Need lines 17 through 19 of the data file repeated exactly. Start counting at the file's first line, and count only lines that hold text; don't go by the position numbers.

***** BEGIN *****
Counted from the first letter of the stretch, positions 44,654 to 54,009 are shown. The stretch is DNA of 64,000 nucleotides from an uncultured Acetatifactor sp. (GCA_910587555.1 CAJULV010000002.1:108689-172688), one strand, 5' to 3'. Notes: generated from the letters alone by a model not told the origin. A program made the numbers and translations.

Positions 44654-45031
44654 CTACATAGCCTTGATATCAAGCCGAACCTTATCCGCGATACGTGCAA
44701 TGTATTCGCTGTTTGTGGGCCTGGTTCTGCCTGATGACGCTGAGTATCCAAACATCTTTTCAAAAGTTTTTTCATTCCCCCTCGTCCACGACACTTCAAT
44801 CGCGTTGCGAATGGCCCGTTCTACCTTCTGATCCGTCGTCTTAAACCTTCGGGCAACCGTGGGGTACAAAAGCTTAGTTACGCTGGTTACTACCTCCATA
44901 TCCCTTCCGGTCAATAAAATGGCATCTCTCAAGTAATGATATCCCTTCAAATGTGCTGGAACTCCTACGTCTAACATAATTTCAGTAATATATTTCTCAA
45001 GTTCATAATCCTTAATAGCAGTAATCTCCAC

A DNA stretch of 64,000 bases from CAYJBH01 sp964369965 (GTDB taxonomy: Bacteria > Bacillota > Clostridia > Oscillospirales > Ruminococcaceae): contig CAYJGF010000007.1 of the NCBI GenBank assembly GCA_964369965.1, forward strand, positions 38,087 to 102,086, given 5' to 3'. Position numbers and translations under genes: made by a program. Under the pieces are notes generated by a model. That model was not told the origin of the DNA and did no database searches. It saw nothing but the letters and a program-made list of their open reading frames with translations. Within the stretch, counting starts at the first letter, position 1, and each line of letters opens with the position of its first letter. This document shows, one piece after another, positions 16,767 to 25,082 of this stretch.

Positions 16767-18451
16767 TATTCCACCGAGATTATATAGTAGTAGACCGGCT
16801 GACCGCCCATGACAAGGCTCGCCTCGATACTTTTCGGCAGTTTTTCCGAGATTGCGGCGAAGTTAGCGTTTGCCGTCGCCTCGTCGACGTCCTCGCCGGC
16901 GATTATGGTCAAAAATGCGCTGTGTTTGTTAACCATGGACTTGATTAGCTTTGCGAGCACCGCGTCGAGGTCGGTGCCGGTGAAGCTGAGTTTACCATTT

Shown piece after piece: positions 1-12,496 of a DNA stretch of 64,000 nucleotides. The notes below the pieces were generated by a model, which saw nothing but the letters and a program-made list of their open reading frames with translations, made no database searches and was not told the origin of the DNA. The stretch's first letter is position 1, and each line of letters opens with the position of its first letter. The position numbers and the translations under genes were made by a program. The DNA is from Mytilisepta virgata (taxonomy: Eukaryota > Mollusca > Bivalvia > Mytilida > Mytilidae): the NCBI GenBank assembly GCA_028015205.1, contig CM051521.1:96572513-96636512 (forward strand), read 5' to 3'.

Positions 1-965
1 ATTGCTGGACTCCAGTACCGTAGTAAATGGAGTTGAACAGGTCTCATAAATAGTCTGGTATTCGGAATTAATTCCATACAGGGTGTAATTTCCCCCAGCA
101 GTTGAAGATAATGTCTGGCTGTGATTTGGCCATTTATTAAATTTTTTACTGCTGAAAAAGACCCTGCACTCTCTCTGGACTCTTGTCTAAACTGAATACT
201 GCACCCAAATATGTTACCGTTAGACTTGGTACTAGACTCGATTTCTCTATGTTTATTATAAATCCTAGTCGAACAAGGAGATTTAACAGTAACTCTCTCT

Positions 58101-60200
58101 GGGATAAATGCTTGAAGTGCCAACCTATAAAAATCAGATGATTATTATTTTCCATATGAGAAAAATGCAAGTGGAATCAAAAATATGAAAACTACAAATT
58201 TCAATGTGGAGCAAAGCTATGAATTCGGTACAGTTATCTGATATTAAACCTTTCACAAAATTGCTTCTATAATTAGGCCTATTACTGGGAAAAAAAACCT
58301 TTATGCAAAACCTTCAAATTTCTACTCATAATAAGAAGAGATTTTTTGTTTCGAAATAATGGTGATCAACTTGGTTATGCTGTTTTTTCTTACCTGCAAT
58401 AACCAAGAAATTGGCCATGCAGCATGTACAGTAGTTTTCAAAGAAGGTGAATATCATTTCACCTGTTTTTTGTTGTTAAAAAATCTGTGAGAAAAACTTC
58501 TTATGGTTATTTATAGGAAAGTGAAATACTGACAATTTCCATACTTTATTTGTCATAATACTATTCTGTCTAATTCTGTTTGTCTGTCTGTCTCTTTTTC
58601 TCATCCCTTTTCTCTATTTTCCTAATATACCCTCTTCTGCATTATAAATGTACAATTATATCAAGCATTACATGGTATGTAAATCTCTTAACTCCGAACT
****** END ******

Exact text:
201 GCACCCAAATATGTTACCGTTAGACTTGGTACTAGACTCGATTTCTCTATGTTTATTATAAATCCTAGTCGAACAAGGAGATTTAACAGTAACTCTCTCT

Positions 58101-60200
58101 GGGATAAATGCTTGAAGTGCCAACCTATAAAAATCAGATGATTATTATTTTCCATATGAGAAAAATGCAAGTGGAATCAAAAATATGAAAACTACAAATT